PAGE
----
The good people at Oxford UP sent me a copy of Ruth H. Sander’s German: Biography of a Language, which I recently finished reading. This odd and entertaining book is not well represented by its title, which suggests a relatively straightforward history of German. In fact, Sanders has chosen to focus on six “turning points, leaving the connecting events largely in the dark.” The chapter titles, each representing one of these turning points, are “Germanic Beginnings,” “The Germanic Languages Survive the Romans,” “A Fork in the Road: High German, Low German,” “Bible German and the Birth of a Standard Language,” “The German Language Gets a State,” and “Postwar Comeback Times Two: A High Point, a Double Fall from Grace, and Recoveries.” (You can see a more detailed table of contents, with descriptions of the sidebars, here.)
You will note that Chapter 2 talks about “The Germanic Languages,” and that’s one odd thing about the book: while German itself is the main focus, a great deal of space and attention is devoted to the other Germanic languages and the history of the peoples associated with them. I’m not sure the average student of German will be quite so interested in Gothic, English, and Yiddish as this book expects them to be. Another odd feature is the emphasis on history; of course, it’s useful to be reminded of the context in which a language is used, but the long and detailed account of the Battle of Kalkriese (which when I was a lad we used to call the Battle of the Teutoburg Forest) seems excessive for a book with just over 200 pages of text, and what the account of Luther’s marriage is doing there (“The Luthers had six children and, to all evidence, a loving marriage…. The highly competent Katharina… kept house, managed the family finances, cooked, grew a vegetable and fruit garden, raised pigs, and brewed beer for visitors and family…”) is anybody’s guess. And the first chapter, on Proto-Indo-European and Proto-Germanic and the peoples who may have spoken them, is pretty much all speculation—interesting speculation, and presented as such rather than as fact, but still, in such a short book one might have expected a brief rundown of the known elements of prehistory and a quick transition to the documented facts of the language.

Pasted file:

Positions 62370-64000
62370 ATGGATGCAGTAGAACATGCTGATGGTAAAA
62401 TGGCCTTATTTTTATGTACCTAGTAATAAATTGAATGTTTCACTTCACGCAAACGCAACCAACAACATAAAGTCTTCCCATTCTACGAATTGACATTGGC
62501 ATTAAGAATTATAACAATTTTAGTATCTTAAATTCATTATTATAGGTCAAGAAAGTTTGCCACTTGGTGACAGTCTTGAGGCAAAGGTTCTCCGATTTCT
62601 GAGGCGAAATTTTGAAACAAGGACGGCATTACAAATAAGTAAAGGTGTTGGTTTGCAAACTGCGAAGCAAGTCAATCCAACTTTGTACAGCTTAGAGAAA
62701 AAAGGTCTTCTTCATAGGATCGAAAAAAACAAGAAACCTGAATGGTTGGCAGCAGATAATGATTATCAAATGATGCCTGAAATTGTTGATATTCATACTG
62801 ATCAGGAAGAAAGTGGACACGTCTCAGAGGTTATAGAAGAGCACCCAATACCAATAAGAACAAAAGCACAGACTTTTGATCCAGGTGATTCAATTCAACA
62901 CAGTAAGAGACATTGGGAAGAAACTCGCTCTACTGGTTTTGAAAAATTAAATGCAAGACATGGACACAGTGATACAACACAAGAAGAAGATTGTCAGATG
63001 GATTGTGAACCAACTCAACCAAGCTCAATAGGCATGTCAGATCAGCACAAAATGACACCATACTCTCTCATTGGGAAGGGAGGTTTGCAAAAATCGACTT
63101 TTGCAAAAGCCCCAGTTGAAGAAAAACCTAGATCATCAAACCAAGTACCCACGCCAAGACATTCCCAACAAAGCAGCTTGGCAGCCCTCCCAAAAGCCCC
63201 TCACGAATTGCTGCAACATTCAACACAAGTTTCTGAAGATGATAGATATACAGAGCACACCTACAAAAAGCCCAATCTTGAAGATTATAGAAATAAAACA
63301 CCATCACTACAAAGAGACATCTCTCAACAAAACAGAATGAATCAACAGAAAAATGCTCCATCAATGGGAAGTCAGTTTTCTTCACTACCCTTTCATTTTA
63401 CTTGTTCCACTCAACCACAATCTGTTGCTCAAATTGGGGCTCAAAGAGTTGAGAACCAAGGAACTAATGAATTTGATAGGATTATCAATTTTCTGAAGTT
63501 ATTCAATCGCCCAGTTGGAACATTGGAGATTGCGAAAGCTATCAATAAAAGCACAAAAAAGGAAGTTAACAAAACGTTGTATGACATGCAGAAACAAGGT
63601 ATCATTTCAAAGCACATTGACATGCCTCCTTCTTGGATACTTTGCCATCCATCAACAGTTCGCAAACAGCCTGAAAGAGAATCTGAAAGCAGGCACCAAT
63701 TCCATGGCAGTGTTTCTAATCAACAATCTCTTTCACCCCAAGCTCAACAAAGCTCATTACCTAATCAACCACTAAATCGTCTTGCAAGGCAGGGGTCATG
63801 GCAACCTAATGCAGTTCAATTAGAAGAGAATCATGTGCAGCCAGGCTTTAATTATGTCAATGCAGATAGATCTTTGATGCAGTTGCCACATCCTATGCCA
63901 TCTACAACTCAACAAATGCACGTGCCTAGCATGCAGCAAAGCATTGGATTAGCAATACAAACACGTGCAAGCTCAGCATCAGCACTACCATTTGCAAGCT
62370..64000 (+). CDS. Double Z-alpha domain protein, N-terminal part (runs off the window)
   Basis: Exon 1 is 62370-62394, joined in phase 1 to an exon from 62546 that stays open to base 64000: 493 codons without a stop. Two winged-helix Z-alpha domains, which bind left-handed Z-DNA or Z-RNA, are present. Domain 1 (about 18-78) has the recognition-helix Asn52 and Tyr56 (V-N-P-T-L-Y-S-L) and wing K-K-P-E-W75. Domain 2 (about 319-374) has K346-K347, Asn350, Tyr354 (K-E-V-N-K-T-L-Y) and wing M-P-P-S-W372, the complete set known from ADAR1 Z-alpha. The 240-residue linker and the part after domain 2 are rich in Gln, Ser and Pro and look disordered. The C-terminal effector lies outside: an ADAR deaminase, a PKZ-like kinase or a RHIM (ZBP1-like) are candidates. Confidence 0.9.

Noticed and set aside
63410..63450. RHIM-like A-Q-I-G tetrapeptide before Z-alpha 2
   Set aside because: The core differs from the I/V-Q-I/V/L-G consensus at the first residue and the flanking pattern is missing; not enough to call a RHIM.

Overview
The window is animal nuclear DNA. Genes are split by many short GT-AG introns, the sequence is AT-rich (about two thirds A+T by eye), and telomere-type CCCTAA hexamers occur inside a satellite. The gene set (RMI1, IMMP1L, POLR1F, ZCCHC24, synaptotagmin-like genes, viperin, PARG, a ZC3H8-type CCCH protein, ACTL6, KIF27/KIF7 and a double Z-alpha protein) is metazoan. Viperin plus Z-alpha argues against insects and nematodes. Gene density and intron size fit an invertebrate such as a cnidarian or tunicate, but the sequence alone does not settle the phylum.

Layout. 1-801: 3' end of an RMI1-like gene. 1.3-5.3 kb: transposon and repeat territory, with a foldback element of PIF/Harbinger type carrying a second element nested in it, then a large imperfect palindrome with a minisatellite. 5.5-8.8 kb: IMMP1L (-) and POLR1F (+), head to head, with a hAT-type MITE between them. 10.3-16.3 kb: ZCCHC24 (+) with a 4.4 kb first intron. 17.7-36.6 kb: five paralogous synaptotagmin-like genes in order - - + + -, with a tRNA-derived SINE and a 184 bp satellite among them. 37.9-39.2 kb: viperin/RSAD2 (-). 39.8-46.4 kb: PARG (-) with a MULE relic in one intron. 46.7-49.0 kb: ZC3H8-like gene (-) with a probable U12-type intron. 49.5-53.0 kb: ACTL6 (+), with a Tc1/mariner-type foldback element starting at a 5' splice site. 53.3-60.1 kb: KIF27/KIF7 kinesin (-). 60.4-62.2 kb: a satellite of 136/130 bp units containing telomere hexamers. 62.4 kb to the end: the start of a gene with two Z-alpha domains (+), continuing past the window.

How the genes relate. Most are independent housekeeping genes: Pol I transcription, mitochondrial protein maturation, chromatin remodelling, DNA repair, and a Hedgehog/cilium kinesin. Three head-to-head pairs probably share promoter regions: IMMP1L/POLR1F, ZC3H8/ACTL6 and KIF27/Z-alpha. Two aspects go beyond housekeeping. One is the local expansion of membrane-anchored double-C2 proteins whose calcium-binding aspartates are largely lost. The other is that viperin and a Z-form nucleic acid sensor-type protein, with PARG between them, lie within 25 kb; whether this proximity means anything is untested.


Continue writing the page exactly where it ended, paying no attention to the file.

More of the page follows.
But I don’t want to give the wrong impression by my carping and quibbling. This is a book that anyone with an interest in the Germanic languages that extends beyond sound shifts and syntax is likely to enjoy and learn from. It’s quite well written for a scholarly book, and one thing that pleases me greatly is her habit of quoting other scholars, frequently in extenso, rather than paraphrasing them and stashing the source in a footnote. To give you a taste, here’s part of her account of Luther’s impact:
“Luther possessed a particular feel for the narrative quality of the originals,” writes Winfried Thielmann, arguing further that Luther situated each utterance into its religious context, searching for the proper effect even of single words such as prepositions and adverbs, discussing these with the like-minded associates who flocked to visit him at Wartburg Castle (2007, 219–225). Erwin Arndt writes:
Seldom has a writer or poet of the early centuries penetrated through his work so deeply into the essence of language as did Martin Luther. . . . But through it all Luther’s main interest was not even language itself, rather his first priority was the content. . . . From the beginning his compulsion for universal comprehension was a basic characteristic of Luther’s German language creation. (Arndt 1962, 7.)
Though it seems not to have been his aim, Luther’s Bible translation turned out to be an artistic accomplishment, resulting in a beautifully realized religious document—and it ended by enriching, even ennobling, the German language. As Orrin Robinson writes, Luther “broadened irrevocably the range of registers and functions for which German, rather than Latin, was the preferred linguistic vehicle” (Robinson 2004, 232).
And here’s an interesting bit about his effect on grammar (Germanists can tell me if this is generally accepted):
For example, although Luther initially decided to follow southeastern practice and drop a weak -e in both word roots and grammatical endings, in the end he brought back the unstressed -e in line with east-central German practice. Here we find that Luther’s style choice affected even the grammar of modern German. The presence of the Luther’sche -e ‘the Lutherian e’ ultimately supported the preservation of the inflectional system (for example, subjunctive markers such as the e in ihr habet ‘you might have’) in standard High German (Robinson 2004, 235).
And she has a healthy attitude toward loan words: “The borrowing of words into a language has historically had a positive, rather than a negative, influence on the borrowing language, enriching vocabulary but not causing language decline.”